The reason the right engaged in this farce was that the Vice-President who would succeed Dilma after her impeachment was Michel Temer, who had been placed on Dilma’s ticket as part of an electoral coalition. Temer assumed office immediately and rejected the idea of early elections which he would almost surely have lost. One of the first things he did instead was to arrange that the substantial charges against him for corruption be dropped.
The motive for impeaching Dilma seems clear. It was to prevent Lula from running in the next election for president. The consensus view was that Lula would win again. The only way to stop him was to charge him with corruption. And the charge could only be sustained if Dilma was impeached. The strength of the PT was closely linked to Lula’s charisma. Any other candidate would probably be unable to command support anywhere near the level that Lula could obtain.
Once Lula was threatened with immediate imprisonment, Brazil’s two major popular forces expressed their strong opposition to what they asserted was a political coup d’état. One was the Central Única dos Trabalhadores (CUT), which Lula had once led, and the Movimento dos Trabalhadores Rurais Sem Terra (MST), Brazil’s largest rural organization.
The leader of the MST, João Pedro Stedile, explained the reasons for their support. The MST had had many disagreements with Lula and had been disappointed with his refusal to break with many neoliberal policies. But those who were trying to prevent Lula from running were truly antagonistic to all the positive things Lula had achieved and would institute severe retrogressive measures.
The MST and CUT organized significant mobilizations against his imprisonment. But, faced with the threat of the armed forces to intervene (and possibly restore a military regime again), Lula decided to present himself for arrest. He has now been imprisoned.
The question today is whether this right-wing coup can succeed. This no longer depends on Lula personally. History may absolve him but the current struggle in Brazil and in Latin America as a whole depends on political organization at the base.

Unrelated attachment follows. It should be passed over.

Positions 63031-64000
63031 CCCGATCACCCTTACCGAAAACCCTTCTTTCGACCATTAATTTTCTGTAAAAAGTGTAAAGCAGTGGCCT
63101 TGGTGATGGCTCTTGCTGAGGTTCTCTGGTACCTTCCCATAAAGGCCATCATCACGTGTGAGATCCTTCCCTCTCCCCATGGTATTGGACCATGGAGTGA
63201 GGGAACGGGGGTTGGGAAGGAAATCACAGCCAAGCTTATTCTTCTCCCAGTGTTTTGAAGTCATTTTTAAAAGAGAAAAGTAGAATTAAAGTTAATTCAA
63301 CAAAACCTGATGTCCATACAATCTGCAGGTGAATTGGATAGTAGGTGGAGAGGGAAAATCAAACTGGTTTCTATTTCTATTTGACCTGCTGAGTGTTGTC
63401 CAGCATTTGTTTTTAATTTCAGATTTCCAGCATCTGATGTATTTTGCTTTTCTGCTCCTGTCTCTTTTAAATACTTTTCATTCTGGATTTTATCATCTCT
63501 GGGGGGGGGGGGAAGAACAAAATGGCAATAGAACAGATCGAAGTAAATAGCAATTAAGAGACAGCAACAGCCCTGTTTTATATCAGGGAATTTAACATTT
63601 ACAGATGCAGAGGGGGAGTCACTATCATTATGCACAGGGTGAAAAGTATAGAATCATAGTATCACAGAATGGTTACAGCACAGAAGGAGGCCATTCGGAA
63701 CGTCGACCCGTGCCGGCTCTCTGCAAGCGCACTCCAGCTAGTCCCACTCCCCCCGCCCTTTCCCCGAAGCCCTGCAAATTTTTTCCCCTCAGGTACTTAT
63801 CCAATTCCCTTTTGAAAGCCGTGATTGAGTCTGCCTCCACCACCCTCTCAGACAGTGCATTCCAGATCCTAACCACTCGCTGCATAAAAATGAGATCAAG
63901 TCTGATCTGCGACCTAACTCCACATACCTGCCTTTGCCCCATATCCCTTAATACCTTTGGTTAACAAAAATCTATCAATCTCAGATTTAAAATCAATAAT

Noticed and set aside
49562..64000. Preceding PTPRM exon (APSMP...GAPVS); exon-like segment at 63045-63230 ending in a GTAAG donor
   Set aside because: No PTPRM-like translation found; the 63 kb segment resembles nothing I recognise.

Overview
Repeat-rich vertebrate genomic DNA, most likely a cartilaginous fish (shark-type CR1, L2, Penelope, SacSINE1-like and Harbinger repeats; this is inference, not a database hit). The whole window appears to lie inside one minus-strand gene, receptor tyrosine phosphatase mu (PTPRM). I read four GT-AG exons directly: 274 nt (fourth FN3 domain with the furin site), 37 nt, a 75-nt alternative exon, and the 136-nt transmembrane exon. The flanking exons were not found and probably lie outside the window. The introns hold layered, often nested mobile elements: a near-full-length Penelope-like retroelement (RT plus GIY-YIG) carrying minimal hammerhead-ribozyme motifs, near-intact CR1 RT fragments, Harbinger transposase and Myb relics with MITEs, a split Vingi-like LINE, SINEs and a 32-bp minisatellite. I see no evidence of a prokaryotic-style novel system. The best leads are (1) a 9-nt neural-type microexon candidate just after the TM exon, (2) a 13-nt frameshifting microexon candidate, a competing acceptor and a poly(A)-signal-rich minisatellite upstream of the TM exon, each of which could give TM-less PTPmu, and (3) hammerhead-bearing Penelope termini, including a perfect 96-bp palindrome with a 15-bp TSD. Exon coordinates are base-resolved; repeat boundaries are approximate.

The Temer government will pursue neoliberal policies fiercely. And Temer will no doubt present himself as a candidate for election. Temer knows no shame nor any limits. He risks going too far too fast.
One of the principal characteristics of the structural crisis of the modern world-system in which we find ourselves is the high volatility of the world-economy. Should it run even further downward than it is at present, there may well be an upsurge of popular sentiment against the regime. If it began to include large parts of the professional strata, an alliance with the underclasses is quite possible.
Even then it will not be easy to change the political realities of Brazil. The army stands ready probably to prevent a left government from coming to power. Nonetheless one should not despair. The army was defeated once before and evicted from power. It could be again.
In short, the outlook for Brazil and for Latin America as a whole is highly uncertain. Brazil, given its size and its history, is a key zone of the middle-run struggle for a progressive outcome of the struggle between the global left and the global right for resolving the structural crisis in their favor.
Brazil merits our collective close attention and our active solidary participation.
Immanuel Wallerstein, Senior Research Scholar at Yale University, is the author of The Decline of American Power: The U.S. in a Chaotic World (New Press).